Remote Alaska Island Dials the Right Number

United Press International

America’s most remote community just got a little closer.

Little Diomede Island--a speck sticking out of the Bering Strait between Asia and North America just 2 1/2 miles from the Soviet island of Big Diomede--now has something most Americans take for granted: Telephones.

Little Diomede is home to 176 people, most of them Alaska Eskimos, who live in a village that faces west toward the Soviet Union. In winter, when the Bering Strait freezes, it is possible to walk across the International Dateline to Siberia.

But only now has it become possible, from the comfort of your Little Diomede home, to pick up the telephone and call another American city.


Cash-Free Economy

“I called my sister-in-law long distance in Cooper Landing (an Alaska town south of Anchorage),” said Dora Ahkinga, who made the first call using Little Diomede’s new telephone system.

“She was surprised to hear from me,” Ahkinga said in a telephone interview from Little Diomede. “I told her I was calling from home, from my own house. I call other places, too.”

The Inupiaq-speaking Eskimos of Little Diomede live in a virtually cash-free economy and survive by hunting walrus and polar bear and other sea creatures, and some expect to pay their phone bills by barter--trading walrus ivory carvings to Bob Blodgett, Mukluk Telephone Co. president, as payment.

Blodgett, who calls himself “the white trader at Teller,” an Alaska mainland village on the Bering Sea coast, said he has long wanted to expand his small phone company to Diomede.

Mukluk provides phone service to 13 western Alaska Eskimo villages, places like Elim, Golovin, Koyuk, Shishmaref, Shaktoolik and Wales.

Blodgett, 68, left Union County, Iowa, to come to Alaska in 1946, serving in the first state Legislature in 1959. He has lived in Teller 33 years, running the store and the utilities and serving as the local “white trader.”

“We’ve taken furs, ivory carvings and mukluks (boots) and treat it like money,” he said. “Ivory is just like money. We ship it to shops all over the state.”

Blodgett said Mukluk spent $100,000 to install Diomede’s phone system, and he charges $135 for a hook-up, $15.20 monthly, not counting long distance calls.

Until now, Diomede got by with a single phone in the village building. Lines formed to use it and it often went dead. When someone received a call, the Diomede city clerk paged the person using an intercom-type system wired into people’s television sets so residents often kept their TVs on.

Now half the homes have phones, said Howard Ozenna, the local Mukluk agent.

“I’m real happy about it,” said Roger Kunayak Sr., village store clerk. “Now we don’t have to wait in line two or three hours to order food.”

Some Diomede residents have mixed feelings about the phone system. “Answering the phone takes away from my teaching if you want to know the truth,” said high school teacher Larry Preszler. “But communication between us and the school district is better.”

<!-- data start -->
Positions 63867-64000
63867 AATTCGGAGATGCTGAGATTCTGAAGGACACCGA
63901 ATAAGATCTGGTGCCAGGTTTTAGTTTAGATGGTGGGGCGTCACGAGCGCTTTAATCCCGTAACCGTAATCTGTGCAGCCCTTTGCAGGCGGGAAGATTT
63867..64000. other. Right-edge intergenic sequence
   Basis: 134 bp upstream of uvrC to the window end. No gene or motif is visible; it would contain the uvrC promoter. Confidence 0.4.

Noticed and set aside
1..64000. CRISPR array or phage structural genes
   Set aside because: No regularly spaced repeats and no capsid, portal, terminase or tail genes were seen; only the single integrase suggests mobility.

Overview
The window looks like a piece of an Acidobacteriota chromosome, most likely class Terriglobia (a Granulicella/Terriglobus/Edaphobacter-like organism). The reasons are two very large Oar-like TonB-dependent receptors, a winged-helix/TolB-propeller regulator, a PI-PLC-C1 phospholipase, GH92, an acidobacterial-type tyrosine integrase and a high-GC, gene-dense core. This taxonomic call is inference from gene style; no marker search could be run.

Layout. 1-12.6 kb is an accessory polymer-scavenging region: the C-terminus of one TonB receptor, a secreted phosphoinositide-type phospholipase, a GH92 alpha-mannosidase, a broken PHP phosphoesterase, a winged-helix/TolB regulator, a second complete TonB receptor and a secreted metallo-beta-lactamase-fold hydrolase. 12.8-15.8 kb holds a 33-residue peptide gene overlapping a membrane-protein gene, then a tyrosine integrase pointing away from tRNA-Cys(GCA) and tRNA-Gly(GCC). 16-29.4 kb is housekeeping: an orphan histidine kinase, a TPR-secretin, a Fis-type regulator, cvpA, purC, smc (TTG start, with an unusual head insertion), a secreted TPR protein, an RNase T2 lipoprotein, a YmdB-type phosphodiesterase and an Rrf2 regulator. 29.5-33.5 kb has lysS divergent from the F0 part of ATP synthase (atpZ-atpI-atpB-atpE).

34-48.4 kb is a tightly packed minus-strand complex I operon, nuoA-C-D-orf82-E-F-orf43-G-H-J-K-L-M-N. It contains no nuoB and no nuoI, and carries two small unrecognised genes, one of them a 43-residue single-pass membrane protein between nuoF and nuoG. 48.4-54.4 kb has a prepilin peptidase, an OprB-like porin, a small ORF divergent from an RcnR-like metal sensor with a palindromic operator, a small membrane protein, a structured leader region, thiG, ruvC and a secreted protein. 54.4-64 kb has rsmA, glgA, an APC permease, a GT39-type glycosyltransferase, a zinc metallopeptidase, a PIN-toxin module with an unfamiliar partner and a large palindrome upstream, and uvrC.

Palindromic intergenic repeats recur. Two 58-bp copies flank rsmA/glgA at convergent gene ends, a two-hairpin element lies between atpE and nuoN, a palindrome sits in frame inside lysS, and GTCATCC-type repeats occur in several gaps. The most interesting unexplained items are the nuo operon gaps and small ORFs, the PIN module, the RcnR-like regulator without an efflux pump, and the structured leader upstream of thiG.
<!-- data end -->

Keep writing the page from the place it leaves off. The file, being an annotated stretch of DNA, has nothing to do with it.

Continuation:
Preszler figures technical problems--lines heavy with ice knocking out service--will be worked out, but he’s not so sure about cultural problems.

“This is a subsistence economy, and people are getting into trouble with their bills already,” he said. “People really wanted to have telephones, and they’ve been coming to me for help. I was buying ivory and loaning money and doing all kinds of things to allow people to get phones hooked up.”

Because the school provides rare cash jobs on the island, Diomede Eskimos in need of money often approach teachers to buy ivory. Preszler said the traditional subsistence culture may collide with America’s cash economy over the phone system, despite Blodgett’s promise to barter.

But phones are just the latest change on Diomede. “When I first came here,” Preszler said, “there was no satellite television. Now we have it. There was no water system. Now we have water. There was no village power. We have power. Now we have telephones.” Mail still arrives once a week by helicopter, weather permitting, and provides the only summer transportation, space permitting. In winter, when the sea freezes, small passenger planes can land on the ice.

Bettering a Last-Place Finish

It used to be that when America went to the polls to vote, Little Diomede’s ballots were among the last to be tallied. Election results went out by mail and were phoned out if the lone phone worked. In November’s general election, Diomede reported its vote election night, thanks to the brand new phones.

Several other villages in Alaska remain one-phone towns, and there are places with no phones.

What’s next for Little Diomede? Ahkinga is thinking of ties to nearby Soviet territory, now that the “ice curtain” border seems to be thawing--including a telephone link to Big Diomede or beyond.

“I hope so,” she said. “Maybe they can even hear us now.”